This is not a post designed to bash Simplify3D and espouse the values of some other slicer:  My goal is to make it an honest comparison of the two software.  It should be noted however, I have over two years of experience with S3D, and only a few weeks on Slic3r, but so many of the concepts of the software overlap, I feel I have a pretty good grasp of it.

Finally, why am I writing this? It’s taken quite a while to do all the research!  Mainly for myself actually:  I wanted to get all my research down on paper to see if I should make a slicer switch or not.  There are so many facets to all of this, I wanted to get it in one place to make sure I wasn’t missing anything.

I will continue to update it over time, see bold “Update” text below.

What I used for testing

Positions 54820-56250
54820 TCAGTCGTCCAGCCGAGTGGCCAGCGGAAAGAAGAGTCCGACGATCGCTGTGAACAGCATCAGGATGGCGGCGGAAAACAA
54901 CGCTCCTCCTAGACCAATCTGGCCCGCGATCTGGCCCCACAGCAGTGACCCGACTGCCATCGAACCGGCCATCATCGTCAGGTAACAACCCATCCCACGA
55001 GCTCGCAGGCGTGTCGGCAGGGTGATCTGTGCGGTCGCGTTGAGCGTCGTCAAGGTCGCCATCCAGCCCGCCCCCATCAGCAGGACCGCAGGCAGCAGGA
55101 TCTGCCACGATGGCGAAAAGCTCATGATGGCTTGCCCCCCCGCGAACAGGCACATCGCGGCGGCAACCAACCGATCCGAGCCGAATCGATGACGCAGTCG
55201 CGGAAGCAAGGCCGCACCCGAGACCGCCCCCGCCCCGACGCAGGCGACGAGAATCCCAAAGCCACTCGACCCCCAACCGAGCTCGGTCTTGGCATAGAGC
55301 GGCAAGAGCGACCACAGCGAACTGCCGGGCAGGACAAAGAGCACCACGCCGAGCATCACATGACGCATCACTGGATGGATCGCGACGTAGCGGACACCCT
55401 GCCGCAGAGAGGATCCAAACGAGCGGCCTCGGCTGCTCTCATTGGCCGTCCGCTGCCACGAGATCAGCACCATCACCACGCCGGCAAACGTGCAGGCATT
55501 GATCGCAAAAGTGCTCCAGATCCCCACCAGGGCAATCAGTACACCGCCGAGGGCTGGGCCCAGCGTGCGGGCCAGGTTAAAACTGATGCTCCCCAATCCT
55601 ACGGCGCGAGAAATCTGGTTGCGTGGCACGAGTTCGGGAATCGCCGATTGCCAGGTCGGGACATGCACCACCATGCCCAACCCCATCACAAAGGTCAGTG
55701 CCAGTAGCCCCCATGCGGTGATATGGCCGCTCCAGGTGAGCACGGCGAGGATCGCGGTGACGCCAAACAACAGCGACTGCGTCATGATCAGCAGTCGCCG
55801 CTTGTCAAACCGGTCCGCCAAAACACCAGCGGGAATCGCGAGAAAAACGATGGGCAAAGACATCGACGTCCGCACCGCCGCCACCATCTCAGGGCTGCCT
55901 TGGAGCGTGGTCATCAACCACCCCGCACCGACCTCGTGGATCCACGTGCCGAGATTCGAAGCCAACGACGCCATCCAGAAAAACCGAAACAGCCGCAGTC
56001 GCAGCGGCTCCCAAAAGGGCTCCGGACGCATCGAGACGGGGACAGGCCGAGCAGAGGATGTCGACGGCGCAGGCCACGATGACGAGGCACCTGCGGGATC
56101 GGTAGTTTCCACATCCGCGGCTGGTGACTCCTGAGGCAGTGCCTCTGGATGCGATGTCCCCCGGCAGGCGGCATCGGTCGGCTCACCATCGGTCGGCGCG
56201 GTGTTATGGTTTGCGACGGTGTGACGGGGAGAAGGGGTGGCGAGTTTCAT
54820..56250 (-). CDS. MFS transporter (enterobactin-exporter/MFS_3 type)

• 3D printer hardware:
    • My custom core-xy C-Bot : It has a 12x12x21″ build volume, auto-leveled on a heated, removable, mic6 aluminum bed covered in a PEI sheet.
    • Runs RepRapFirmware on 32-bit RADDS/Due electronic.
    • All steppers set to 1/128 microstepping using SD6128 drivers.
    • I currently print mainly MakerGeeks PLA out of a .6mm E3D-v6 Volcano nozzle at 230 degrees on a 60 deg bed, with active PLA cooling from a ducted 24cfm fan.
  • 3D Model:  I used the good’ol 3dBenchy as my test model for all comparisons, except the thin-wall compare, it’s linked to below.

So let’s get into it…

Simplify3D

Version Tested: 3.1.1

Unique things it does well

These are things I’ve found it to do, that other slicers may not.  Or it does better.

  • Multiple ‘Processes’:
    • A process in S3D is basically a print preset.  And you always need at least one:
      • s3d_process x
    • The power comes into play however, that you can assign them per mesh to print (if there are multiple being printed):
      • s3d_process_permesh
    • Or by layer height:
      • s3d_process_heights